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No more Facebook? Mark Zuckerberg has a vision says Ben Horowitz

Nicole Goodkind
·Nicole Goodkind

Nearly two years after Facebook’s (FB) tumultuous IPO, the company has found its grounding once again with strong financials and an ever-growing user base. Nearly one-fifth of the time Americans spend on their smartphones is spent using Facebook and the company has completed several large acquisitions including Instagram (for $1 billion), Whatsapp ($19 billion) and virtual reality platform Oculus ($2 billion).

Related: Facebook's Mark Zuckerberg earns $1 salary in 2013

Mark Zuckerberg told The New York Times on Wednesday that he wanted to dismantle his $150 billion social media company. This year he began Creative Labs, which aims to revamp the way the company distributes it services.

“What we’re doing with Creative Labs is basically unbundling the big blue app,” he told The Times. Facebook is planning on splintering into more focused, smaller services.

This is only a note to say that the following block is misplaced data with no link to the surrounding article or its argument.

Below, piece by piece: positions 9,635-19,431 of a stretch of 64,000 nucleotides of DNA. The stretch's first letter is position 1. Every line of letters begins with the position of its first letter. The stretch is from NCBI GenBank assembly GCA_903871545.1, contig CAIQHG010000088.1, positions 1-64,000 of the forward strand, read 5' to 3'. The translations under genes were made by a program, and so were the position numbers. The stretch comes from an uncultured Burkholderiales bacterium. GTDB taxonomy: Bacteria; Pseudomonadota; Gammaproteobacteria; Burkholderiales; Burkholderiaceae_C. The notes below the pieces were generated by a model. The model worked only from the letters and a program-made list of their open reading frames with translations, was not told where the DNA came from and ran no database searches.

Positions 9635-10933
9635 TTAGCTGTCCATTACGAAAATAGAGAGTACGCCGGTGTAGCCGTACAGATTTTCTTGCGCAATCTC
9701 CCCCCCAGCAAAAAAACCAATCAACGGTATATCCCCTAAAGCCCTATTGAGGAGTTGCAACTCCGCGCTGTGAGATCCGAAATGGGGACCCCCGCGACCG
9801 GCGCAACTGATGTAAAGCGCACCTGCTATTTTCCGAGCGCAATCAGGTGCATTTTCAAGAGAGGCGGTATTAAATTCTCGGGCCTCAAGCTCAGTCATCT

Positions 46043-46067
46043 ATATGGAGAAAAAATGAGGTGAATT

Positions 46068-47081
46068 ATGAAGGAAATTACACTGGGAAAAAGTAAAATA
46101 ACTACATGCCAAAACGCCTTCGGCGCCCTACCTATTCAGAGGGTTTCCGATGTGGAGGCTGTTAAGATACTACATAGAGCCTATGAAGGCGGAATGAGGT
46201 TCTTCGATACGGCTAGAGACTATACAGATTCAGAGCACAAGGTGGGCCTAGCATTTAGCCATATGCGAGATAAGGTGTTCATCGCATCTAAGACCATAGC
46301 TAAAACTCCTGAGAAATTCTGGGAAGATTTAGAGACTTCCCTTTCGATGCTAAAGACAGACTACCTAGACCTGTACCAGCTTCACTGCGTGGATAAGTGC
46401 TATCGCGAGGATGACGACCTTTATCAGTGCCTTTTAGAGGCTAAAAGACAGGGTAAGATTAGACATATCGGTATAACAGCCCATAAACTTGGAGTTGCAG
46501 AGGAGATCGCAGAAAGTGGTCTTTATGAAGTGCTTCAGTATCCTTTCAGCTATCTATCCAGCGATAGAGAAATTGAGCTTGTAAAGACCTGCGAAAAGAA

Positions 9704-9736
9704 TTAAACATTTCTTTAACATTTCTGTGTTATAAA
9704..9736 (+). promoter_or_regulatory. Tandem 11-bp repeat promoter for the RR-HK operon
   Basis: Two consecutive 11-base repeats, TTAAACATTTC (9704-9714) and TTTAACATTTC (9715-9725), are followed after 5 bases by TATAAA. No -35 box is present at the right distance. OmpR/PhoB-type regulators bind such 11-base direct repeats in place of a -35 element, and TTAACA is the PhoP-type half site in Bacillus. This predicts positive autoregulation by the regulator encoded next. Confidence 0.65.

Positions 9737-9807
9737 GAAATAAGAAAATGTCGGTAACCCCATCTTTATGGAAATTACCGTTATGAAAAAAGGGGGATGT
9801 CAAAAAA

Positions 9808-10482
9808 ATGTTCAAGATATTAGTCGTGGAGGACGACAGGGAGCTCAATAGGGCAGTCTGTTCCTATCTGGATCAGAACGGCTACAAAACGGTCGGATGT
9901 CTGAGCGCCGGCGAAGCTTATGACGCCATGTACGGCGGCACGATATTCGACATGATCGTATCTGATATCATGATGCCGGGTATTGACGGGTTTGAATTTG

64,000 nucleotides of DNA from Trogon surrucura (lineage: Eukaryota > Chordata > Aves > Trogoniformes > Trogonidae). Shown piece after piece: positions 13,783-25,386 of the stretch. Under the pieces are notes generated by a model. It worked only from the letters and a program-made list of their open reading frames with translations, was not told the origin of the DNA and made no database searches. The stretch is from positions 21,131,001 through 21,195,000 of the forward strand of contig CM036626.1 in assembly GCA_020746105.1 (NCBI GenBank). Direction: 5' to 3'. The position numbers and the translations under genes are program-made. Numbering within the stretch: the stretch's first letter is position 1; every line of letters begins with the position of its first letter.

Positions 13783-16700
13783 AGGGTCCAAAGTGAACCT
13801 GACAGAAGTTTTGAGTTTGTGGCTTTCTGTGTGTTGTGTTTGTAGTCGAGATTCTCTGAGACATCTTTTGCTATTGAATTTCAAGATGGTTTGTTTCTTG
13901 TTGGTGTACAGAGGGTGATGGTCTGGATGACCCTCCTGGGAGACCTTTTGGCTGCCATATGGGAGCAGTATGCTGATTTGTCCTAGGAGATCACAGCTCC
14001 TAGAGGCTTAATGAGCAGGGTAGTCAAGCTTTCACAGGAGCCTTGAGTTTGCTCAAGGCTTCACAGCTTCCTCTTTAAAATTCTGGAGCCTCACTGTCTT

Zuckerberg also told The New York Times that this splinter strategy has to do with the way people use mobile phones. “In mobile, there’s a big premium on creating single-purpose, first-class experiences,” he says. This new focus also allows Facebook to be more creative. “You’ll see us exploring new areas that we felt we didn’t have the room to do before.”

The Daily Ticker sat down with Ben Horowitz, co-founder of venture capital firm Andreessen Horowitz, to discuss what the future of Facebook looks like.

Andreessen Horowitz was an early investor in Facebook. The company would not disclose how much of Facebook they currently own.

Related: Are we on the verge of another tech bubble?

When asked about Mark Zuckerberg's ability to lead Horowitz said “[Mark Zuckerberg] has a vision. He has continuously proved people wrong…Mark Zuckerberg is a tremendous CEO."

Horowitz also believes that Zuckerberg’s controversial acquisition of virtual reality platform Oculus was a genius idea. “I think Oculus is the number one candidate for being the next major computing platform,” says Horowitz, who is also an investor in the company. “It’s a big bet but [Zuckerberg] certainly isn’t just tossing his currency around.”

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